All four network affiliates here have a policy of going long-form when a tornado warning is in effect for the highly-populated areas of the DMA. As someone who grew up in the Midwest and had to deal with tornadoes as a daily fact of life, I appreciate it. Because while I didn't get hit yesterday, or today, Lord knows what tomorrow will bring. And if even one life is spared, or if one person's injuries avoided by that coverage, then it's worth it -- complainers be damned.

Anonymous said...

Great post Mike.

I didn't catch the PF show yesterday but I did hear him on the Opening Drive yesterday morning saying basically the same thing.

Unfortunately it is just one more sign of how selfish people are in our world today.

I couldn't help but laugh when I read the first comment. What exactly are the weather people getting away with? Saving lives? Yep, that's pretty despicable. It really is as simple as changing the channel if you don't like what's on.

I think sometimes we are a victim of our own technology. Advanced radars that can show you a velocity couplet and which street it is on are pretty amazing.

That same technology that everyone is complaining about because "we keep getting our favorite TV show interrupted to watch a 'potential' tornado track across 5 counties" is the same technology that might one day save your life because it gave you a 10 minute advance notice of an approaching EF-5 will also

I'll bet the families and victims of the Tri-State Tornado or people that were affected during the Super Outbreak would have gladly traded watching a race or a basketball game for a James Spann or a Dan Satterfield in their living room. For that matter, I'm sure they wished the radar systems available in that day were more advanced so they could see exactly what a storm looked like and where it was headed.

Wayfarer said...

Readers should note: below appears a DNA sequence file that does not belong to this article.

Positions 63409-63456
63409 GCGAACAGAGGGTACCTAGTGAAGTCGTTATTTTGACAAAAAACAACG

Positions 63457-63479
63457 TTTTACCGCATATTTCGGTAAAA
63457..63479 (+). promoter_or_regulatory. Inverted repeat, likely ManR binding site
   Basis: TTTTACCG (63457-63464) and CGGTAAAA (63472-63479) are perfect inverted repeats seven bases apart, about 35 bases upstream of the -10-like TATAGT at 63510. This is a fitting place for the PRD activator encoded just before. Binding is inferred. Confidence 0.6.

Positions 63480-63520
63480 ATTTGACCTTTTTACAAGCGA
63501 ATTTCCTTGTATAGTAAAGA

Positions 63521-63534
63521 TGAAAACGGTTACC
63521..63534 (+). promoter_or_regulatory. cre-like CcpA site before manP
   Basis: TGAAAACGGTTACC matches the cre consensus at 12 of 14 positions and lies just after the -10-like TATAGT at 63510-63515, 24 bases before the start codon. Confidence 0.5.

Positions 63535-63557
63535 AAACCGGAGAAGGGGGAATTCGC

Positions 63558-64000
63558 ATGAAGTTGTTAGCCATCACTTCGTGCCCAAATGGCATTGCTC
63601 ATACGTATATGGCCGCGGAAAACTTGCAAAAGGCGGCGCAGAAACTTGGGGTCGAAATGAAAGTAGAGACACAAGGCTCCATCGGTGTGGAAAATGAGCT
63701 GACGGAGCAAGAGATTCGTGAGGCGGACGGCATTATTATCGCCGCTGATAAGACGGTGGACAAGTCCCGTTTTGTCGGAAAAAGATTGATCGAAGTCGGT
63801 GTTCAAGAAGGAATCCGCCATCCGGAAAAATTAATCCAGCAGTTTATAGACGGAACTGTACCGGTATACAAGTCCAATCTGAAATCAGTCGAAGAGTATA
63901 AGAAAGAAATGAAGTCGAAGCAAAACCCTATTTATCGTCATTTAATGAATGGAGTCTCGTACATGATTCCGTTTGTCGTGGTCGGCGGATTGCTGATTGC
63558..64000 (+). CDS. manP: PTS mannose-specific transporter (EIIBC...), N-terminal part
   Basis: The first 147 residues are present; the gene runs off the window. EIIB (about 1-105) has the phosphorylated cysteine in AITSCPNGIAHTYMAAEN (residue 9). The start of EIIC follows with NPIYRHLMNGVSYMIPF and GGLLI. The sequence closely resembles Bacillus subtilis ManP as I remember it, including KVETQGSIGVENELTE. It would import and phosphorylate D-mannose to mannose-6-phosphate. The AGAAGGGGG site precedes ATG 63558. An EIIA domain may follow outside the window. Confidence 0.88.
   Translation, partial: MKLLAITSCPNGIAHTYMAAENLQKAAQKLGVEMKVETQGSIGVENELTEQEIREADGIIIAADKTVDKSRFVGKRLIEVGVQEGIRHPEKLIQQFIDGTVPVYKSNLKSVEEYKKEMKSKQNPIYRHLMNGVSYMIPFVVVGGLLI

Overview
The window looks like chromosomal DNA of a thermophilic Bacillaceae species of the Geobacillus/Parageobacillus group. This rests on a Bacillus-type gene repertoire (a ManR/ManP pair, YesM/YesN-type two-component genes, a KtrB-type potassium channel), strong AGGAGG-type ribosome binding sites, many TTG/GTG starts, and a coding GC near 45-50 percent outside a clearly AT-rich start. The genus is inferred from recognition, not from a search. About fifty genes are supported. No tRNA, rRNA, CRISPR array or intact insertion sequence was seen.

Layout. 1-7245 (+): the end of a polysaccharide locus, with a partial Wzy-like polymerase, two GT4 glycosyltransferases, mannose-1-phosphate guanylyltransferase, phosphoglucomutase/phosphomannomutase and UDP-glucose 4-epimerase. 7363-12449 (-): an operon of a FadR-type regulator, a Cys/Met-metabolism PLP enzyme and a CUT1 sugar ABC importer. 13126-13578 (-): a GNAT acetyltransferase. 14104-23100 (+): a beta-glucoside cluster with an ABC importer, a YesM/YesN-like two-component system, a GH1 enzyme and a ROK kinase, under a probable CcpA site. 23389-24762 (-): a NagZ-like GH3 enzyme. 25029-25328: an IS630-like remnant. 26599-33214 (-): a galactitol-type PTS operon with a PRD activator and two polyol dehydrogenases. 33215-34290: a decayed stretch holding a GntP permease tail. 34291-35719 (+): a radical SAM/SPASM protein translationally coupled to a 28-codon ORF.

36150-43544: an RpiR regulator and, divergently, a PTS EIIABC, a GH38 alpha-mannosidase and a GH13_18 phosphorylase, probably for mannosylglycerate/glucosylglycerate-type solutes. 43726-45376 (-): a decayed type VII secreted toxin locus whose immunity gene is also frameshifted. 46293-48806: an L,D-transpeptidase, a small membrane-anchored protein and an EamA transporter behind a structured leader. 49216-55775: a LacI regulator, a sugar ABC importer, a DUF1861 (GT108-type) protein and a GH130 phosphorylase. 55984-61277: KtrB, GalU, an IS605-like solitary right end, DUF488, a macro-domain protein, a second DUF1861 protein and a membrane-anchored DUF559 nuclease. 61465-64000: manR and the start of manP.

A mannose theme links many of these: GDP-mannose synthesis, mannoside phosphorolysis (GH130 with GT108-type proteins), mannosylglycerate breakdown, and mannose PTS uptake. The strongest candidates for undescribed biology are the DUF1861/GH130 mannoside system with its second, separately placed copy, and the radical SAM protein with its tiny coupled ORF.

Well Mike looks like you spoke the truth and some don't like it. As for the first poster, he will become debris one day when he and mother nature have a long overdue encounter because he was to busy having his nose stuck up a basketball game. I blame some of the television programs that glamorize and "hollywoodize" storm chasing. Its not like that in the real world or at least for the other 95% of us. I had the pleasure of driving over and chasing with you, John and Terry a few weeks ago. That was an honor to do so. I also commend the relationship you and everyone there in Alabama has with James Spann. I have been a chaser for 19 years and local media here in South Georgia treat us no where near that nice. (I have even had to send in video to a skeptical NWS to show I knew what I was looking at.) I agree with the genius in the first posting when he stated that not everyone gets excited about weather. But hey doofus, a lot fewer people get excited about your precious basketball game. Not taking to well to an attack on a friend here. Especially from someone who has to post hiding behind an anonymous name and doesn't have the testicular fortitude to post his real name. Do what you do Mike. You do it well and I look forward to our next chase. Hope to high heaven it's during the 7th game of the NBA finals..;-) Roll Tide!! Oh I'm sorry, does that mean i cant be a Tide fan now?? LOLOL!!

Mike Wilhelm said...

I really appreciate all of the positive comments and feedback.

I will post my actual opinion on this by 4:45 this afternoon. Thanks again.